Kepler B&W

With some excitement, Johannes Kepler opens the tripod of his telescope and points its leather-bound tube towards the western sky. As night approaches, the sky turns a dark blue. Stars, shining in the firmament, become more visible.

It is a momentous year for the astronomer and astrologer, after formulating his third law of planetary motion he now works on preparing it for publication in the following year.

This evening, however, his interest lies not in the traverse of the planets. They would only be a distraction from the important observations he wishes to make of the strange phenomenon gripping the imagination of the people that year.

Within the space of a few months, two bright comets have become visible in the night sky observed by himself, and many other astronomers around the world. Both Father Giovani Vremano in China, and Father Manuel Dias in India, have reported sightings.

The appearance of these objects, streaking across the heavens, causes grave concern among the general population. Many think of them as omens of evil.

Kepler tilts the telescope and stoops to look through the tube. He scans the night sky, picking out first one, and then the other, distinctive tails of the two comets, until… he cries out in surprise. A spot of red light above the setting sun. Barely visible, in the murky atmosphere, blazing red with a long tail? Was it a third comet? Suddenly, several parts seem to split from the head of the comet. A cluster of bright stars, each with its own tail and travelling together. Towards the Earth.

He keeps staring, but the image blurs and jumps out of sight. He shakes his head, in frustration. Had it been a comet? Or just an aberration of light refracted in the glass?

Unsure, he decides not to record his sighting. He does not wish to invite ridicule from his fellow astronomers, just before his new law is presented to the world.

But, his eyes have not deceived him. A third and unusually bright and spectacular object, a red-hued comet, passes by the Earth in early December. The tail stretches all the way from Libra, in the southern sky, to the Big Dipper, in the far-northern sky. It grows so bright that it is visible even during the day. Because of its colour, the length of its tail, and its long run in the sky, it comes to be called “the Angry Star.”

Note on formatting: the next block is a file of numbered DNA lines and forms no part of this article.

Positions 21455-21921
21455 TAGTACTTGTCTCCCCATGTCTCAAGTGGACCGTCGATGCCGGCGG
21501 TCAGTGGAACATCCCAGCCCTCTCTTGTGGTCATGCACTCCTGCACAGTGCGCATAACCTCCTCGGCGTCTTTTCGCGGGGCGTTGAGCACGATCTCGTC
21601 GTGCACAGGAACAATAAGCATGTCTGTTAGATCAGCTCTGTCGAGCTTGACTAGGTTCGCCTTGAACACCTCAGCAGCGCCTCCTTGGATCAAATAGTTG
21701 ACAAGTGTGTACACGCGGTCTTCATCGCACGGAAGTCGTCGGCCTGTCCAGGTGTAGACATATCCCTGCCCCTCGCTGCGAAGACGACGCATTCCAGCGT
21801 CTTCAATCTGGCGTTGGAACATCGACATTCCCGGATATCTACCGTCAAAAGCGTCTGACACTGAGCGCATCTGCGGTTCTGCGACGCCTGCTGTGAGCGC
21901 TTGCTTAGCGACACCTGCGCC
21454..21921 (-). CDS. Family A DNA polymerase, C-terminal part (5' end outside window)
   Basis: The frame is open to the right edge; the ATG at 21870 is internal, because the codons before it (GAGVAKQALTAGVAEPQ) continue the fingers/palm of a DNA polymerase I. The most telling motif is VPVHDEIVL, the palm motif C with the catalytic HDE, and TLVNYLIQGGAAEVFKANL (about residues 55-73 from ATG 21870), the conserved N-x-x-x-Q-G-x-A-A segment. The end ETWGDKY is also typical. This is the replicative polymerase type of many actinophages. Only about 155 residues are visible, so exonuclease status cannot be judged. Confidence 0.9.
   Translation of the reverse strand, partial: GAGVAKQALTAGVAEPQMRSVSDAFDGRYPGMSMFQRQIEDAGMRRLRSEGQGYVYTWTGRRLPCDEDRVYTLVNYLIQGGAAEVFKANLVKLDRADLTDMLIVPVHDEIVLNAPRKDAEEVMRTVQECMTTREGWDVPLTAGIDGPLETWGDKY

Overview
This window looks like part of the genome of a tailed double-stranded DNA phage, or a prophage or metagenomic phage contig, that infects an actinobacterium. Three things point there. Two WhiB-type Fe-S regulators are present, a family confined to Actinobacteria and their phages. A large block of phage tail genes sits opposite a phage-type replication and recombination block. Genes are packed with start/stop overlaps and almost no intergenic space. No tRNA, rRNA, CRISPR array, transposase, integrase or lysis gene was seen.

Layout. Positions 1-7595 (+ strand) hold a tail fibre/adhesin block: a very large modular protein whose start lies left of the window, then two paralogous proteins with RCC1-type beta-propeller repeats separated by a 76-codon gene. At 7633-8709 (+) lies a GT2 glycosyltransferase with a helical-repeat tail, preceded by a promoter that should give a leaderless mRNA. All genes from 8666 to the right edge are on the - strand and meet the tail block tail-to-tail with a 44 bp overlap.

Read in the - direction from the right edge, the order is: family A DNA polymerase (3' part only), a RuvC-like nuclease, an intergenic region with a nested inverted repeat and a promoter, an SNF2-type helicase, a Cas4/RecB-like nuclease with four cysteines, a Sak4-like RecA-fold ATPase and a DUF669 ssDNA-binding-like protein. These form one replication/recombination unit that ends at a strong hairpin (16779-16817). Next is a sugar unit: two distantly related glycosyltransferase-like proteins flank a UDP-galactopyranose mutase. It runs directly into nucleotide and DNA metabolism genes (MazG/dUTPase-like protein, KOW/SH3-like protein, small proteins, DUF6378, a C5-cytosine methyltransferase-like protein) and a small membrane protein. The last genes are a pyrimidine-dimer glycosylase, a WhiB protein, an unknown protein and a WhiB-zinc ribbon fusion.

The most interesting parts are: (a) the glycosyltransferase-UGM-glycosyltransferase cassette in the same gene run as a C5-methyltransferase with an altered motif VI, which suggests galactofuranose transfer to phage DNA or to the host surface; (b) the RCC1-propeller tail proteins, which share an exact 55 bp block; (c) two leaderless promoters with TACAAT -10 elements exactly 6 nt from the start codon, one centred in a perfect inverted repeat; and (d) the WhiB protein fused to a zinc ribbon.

The comets of 1618 made such an indelible print on the minds of common folk, they even featured on coins. In retrospect, they were linked to the ills that befell the world at that time. Kepler, himself, in later years, wrote an astrology book featuring the comets. Intended to have a popular sale, he found it necessary to make the most of the “meaning” of the appearance of “the Angry Star”, and of its influence on human affairs. He speculated that contact with a comet’s tail might produce. No surprise then, that they blamed the comet for an infectious disease that scoured its way through Hindustan.

There was no difficulty in find sensational events which happened shortly before, or soon after, the appearance of the “angry” comet. The Thirty Years War started in that year. The comet is regarded as a prophecy of the eight million deaths from the violence, famine, and plague it brought about.
However, the comet was not responsible for any of these events. The real danger, from “the Angry Star”, was yet to come.